Set in late 1989, at the time of the Orangi Town operation in Karachi, Tevar, written and directed by Abu Aleeha, is unsurprisingly minimalistic (as all his films are), and yet, after his last endeavour Kataksha, surprisingly well-made.

A father, his two daughters and their visiting cousin are held hostage by depraved looters during a night of police emergency. The family, badly beaten up, try to survive the night, and ultimately take matters into their own hands.

Tevar has a miniscule premise, but that works in its favour. The characters are given ample room to showcase their traits and temperaments and, as a result, the actors have room to perform.

Aleeha’s dialogues are still somewhat pompous, especially when the film starts. Characters — especially the leads played by Sukaina Khan and Taqi Ahmed — speak in heavy-handed Urdu with poetic prose. As the drama amps up, however, the way the dialogues are written changes as well; they become, more or less, how normal people speak.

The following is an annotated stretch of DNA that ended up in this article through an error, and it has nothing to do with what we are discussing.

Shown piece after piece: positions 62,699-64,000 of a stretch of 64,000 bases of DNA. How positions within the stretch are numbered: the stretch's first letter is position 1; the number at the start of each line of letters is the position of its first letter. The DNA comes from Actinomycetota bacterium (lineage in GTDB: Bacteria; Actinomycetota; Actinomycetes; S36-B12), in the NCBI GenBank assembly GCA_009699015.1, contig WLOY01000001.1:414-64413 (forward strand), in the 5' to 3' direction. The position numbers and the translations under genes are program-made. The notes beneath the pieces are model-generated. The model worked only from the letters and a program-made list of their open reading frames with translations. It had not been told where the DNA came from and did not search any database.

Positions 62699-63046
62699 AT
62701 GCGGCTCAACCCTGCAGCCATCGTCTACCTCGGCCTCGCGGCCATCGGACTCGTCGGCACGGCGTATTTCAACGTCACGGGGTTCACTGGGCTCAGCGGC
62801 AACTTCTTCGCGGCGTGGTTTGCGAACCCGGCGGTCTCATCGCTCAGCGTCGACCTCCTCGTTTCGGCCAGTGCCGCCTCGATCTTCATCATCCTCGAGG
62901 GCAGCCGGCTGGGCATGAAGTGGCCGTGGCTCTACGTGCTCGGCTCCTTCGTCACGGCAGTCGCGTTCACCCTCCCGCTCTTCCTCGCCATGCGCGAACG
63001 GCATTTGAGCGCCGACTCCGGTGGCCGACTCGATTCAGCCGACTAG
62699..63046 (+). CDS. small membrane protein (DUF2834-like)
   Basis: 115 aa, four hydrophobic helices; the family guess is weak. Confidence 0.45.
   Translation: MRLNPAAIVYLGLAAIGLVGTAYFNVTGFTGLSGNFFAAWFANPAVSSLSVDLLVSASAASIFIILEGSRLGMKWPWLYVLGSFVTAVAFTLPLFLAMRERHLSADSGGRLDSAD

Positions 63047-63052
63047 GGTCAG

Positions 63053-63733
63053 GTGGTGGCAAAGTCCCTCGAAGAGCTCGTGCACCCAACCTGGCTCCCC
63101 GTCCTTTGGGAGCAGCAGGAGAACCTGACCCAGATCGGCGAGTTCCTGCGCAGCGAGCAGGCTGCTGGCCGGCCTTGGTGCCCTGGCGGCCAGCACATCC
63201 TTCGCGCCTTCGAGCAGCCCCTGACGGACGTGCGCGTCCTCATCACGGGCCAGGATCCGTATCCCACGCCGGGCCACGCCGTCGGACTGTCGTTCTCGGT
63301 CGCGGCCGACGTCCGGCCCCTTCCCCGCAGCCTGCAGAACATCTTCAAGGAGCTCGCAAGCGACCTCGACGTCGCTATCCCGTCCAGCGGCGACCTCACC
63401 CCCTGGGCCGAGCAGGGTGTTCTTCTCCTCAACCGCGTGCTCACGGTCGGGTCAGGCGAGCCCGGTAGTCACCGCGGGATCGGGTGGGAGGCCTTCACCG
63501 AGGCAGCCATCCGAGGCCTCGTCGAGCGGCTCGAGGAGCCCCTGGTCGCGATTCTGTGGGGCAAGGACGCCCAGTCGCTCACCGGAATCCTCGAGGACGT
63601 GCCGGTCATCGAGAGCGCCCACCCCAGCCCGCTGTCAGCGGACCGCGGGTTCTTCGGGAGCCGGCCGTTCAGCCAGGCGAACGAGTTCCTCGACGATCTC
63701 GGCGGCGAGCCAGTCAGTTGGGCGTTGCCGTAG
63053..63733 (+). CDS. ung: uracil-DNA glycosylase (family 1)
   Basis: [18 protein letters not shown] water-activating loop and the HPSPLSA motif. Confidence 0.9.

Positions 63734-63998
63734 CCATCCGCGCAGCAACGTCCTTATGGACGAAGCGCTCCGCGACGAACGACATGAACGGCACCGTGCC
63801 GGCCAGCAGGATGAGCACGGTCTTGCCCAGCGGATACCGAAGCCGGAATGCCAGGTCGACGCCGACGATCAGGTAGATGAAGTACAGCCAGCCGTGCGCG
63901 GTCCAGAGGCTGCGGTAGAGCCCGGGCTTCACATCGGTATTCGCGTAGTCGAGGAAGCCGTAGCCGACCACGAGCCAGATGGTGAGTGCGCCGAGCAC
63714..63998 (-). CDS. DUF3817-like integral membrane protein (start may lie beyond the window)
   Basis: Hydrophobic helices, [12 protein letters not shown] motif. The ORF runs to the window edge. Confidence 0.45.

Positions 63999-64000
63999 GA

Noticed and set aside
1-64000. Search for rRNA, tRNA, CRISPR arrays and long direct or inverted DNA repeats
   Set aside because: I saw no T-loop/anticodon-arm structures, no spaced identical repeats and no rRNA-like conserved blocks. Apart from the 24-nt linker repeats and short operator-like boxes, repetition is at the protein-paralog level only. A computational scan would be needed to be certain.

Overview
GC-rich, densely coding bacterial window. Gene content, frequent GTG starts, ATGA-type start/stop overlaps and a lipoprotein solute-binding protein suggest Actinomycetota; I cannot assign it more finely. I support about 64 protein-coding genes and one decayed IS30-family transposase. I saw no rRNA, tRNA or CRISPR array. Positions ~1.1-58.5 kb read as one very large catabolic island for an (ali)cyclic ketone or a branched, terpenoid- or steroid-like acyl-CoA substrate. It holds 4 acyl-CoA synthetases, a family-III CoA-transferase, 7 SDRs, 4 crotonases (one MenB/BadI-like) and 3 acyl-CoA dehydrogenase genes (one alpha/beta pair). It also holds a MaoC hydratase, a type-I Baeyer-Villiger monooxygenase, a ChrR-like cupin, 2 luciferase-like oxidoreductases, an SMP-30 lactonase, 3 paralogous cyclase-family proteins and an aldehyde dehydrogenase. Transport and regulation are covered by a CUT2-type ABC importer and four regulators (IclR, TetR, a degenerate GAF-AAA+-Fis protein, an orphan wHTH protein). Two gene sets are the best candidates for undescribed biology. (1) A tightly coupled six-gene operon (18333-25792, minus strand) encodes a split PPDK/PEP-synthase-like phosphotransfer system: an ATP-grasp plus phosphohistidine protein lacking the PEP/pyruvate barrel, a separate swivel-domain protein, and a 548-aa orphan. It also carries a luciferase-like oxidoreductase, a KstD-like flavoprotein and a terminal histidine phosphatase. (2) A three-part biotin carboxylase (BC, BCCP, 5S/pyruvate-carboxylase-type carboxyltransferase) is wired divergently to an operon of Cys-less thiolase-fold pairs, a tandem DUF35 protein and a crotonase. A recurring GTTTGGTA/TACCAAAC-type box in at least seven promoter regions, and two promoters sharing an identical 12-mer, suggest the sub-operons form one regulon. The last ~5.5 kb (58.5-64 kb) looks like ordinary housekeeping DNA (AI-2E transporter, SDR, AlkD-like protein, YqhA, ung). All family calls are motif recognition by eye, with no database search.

In strong contrast to his earlier film release Kataksha, writer-director Abu Aleeha’s Tevar is an engaging, if predictable, thriller

The villain, in particular, is a delight. Dawar (played with panache by Sharique Mahmood), is a local hoodlum who has just been released from the lock-up when Tevar starts. Beaten by the police with nary a bruise, Dawar immediately goes about his business — which is to prove his villainy to the audience. Coming out of the jail entrance, he snatches a bystander’s smoke and, later, when a rickshaw driver asks him to pay the fare, Dawar terrorises the driver into paying him instead.

Dawar’s live-in partner, Phoolan (Mathira), waits for him when he gets home (we are never told that they are married). It takes a moment to realise that Phoolan, who is strutting around sensually, is actually mute. The two share brief scenes of carnal energy that, thankfully, are filmed with restraint.

Around Dawar’s house, we see the source of his influence: Amitabh Bachchan. There’s a picture of the superstar in his house and his hideout; in hindsight, even his clothes and his gait resemble Big B from his action-hero heydays.

The film’s production design is excellent, the editing is sharp, and the cinematography, with its long-takes, is fitting for its genre. It does make one think about why this film, produced two years ago and then held back, is such a stark contrast to Kataksha, even though the two films share apparent aesthetic similarities.

Irrespective of the comparison, Tevar turns out to be an engaging, if predictable, thriller.

Published in Dawn, ICON, August 4th, 2019